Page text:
This position is virtual. Great opportunity for a PT interested in part-time contract work that is meaningful to the profession, as well as to the patients it serves!

 

Headquartered in McLean, Va., (Tysons Corner) SOWH is affiliated with the American Physical Therapy Association.

To apply, please submit CV and cover letter to [email protected]womenshealthapta.org no later than January 10, 2017.

 

 


 

 

 

PT Code Values Survey: Your Input Is Critical

Posted on: October 7th, 2016 by SOWHeditor No Comments

APTA is distributing an American Medical Association survey to a random sampling of members about certain existing CPT codes related to  PT procedures. The survey aims to determine the “professional work” value and time involved in the PT’s provision of services identified by each of these codes. “Professional work value” includes the mental effort and judgment, technical skill, and psychological stress involved in providing the service. APTA will submit the survey data to AMA’s Relative Value Scale Update Committee (RUC) Health Care Professions Advisory Committee (HCPAC), a multispecialty committee to develop values for CPT codes based in part on such survey data. The RUC HCPAC will recommend the professional work value of these procedure codes to the Centers for Medicare and Medicaid Services. If you get a survey email , it is critically important to complete it. Time: 45-60 minutes. Responses are anonymous. To learn more, watch this video.

 

 


 

 

 

Call For Elizabeth Noble Award Nominations!

Posted on: August 30th, 2016 by SOWHeditor No Comments

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The Elizabeth Noble Award is Section on Women’s Health’s highest honor, and is given to a member in good standing of the Section on Women´s Health of the APTA providing extraordinary and exemplary service to the field of physical therapy for women, or to the Section on Women´s Health of the American Physical Therapy Association. The award may be, but is not necessarily, presented on an annual basis. When awarded, the recipient is presented with the award at the Section´s Annual Business Meeting, at the APTA Combined Sections Meeting.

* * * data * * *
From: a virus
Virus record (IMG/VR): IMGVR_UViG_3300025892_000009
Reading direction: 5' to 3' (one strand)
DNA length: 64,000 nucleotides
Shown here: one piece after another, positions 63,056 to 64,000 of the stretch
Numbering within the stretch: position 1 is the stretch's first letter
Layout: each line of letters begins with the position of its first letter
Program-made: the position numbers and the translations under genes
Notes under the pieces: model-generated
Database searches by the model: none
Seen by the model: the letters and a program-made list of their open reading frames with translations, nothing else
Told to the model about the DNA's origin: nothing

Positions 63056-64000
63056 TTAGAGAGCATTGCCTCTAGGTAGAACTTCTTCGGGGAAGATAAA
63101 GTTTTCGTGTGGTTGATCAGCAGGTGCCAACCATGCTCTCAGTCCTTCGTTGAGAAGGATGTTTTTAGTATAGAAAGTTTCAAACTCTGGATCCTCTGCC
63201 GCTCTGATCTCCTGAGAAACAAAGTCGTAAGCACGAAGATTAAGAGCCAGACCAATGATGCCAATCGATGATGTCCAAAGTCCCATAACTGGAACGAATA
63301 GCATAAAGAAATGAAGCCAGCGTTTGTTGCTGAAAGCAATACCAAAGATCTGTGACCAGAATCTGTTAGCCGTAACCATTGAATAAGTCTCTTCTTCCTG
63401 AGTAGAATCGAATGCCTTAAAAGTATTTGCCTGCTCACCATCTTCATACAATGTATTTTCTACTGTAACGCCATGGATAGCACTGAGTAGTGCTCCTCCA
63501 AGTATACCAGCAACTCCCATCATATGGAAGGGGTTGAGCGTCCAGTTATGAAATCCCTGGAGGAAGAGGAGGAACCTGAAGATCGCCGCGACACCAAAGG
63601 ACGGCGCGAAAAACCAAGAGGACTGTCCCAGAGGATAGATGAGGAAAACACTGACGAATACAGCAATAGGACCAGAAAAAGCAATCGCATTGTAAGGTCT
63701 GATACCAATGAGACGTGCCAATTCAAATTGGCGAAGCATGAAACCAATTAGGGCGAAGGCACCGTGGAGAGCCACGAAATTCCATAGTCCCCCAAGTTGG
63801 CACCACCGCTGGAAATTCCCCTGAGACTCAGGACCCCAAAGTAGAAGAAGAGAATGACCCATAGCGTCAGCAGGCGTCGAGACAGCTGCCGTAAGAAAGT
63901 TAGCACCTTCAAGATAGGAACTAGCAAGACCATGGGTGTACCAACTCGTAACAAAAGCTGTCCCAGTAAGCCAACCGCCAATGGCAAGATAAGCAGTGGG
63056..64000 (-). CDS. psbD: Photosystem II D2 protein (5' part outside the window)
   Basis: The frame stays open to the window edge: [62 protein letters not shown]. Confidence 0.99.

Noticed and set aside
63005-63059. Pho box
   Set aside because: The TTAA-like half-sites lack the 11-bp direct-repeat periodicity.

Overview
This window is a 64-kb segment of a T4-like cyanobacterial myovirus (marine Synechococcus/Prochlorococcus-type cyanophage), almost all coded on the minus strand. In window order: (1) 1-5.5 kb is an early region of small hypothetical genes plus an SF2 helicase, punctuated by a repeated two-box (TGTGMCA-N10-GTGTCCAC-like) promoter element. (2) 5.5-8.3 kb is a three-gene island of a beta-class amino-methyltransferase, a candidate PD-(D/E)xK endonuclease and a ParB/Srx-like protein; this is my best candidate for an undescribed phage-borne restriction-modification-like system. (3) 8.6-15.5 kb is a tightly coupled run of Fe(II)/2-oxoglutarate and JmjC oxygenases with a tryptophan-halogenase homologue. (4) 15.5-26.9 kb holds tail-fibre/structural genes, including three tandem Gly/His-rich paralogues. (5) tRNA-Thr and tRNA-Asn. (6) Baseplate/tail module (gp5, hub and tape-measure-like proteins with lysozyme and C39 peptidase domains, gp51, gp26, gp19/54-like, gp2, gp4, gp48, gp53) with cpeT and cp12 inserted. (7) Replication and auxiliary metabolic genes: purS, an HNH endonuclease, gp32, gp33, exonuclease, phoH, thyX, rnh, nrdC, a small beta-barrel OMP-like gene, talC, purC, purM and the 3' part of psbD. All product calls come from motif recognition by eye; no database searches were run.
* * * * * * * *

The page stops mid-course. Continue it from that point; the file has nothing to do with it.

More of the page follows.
Awardee Qualifications:

  • SoWH member in good standing
  • Providing extraordinary and exemplary service to the field of PT for women or to the SoWH
  • Learn more about Elizabeth Noble and this honor by clicking here.

Would you like to nominate a colleague? 

Download Application

Send in the completed application by 12:00 A.M. EST Monday, October 10, 2016:

  • Or Mail hardcopy to:

Attn: Elizabeth Noble Award
Section on Women’s Health APTA
8400 Westpark Drive, 2nd Floor
McLean, VA 22101

 

 


 

 

 

Women’s Health Specialty Council Is Accepting Applications for Specialization Academy of Content Experts

Posted on: July 18th, 2016 by Kristin Clarke No Comments

The Women’s Health Specialty Council is now accepting applications for the Specialization Academy of Content Experts (SACE). This is an opportunity to write items for the specialist certification examinations.

As a SACE you are assigned a mentor to help guide you as you develop items for submission for a two-year term. SACE members receive a $100 discount on registration if they attend CSM and also will receive points toward maintenance of their certification for questions that are used for the Women’s Health exam.

Applications will be accepted until August 1, 2016.

The application and more details about this process are on the American Board of Physical Therapy Specialists website:  http://www.abpts.org/ForSpecialists/Volunteer/SACE.

If you have questions, please contact Stacie Dichsen, PT, WCS, at [email protected].

 

 


 

 

 

We are now accepting 2017 CSM Student Scholarship Applications!

Posted on: July 6th, 2016 by SOWHeditor No Comments

CSM2017_WebMicrosite_1140x375

One fully-funded registration to the 2017 Combined Sections Meeting in San Antonio, TX is up-for-grabs!!

The Section on Women’s Health sponsors one student each year to go to CSM. One student physical therapist with an interest in the women’s health field will be selected to receive full payment of registration for CSM. (Travel and lodging not included.)

Requirements:

  • Member of SoWH.
  • Complete a two-hour slot at the CSM SoWH booth.
  • Attend the SoWH Business and Town Hall meeting at CSM.
  • Assist the Director of Programming in coordinating opportunities for Student involvement at CSM.
  • Write a 500-word perspective for the SoWH newsletter about the student experienceat CSM.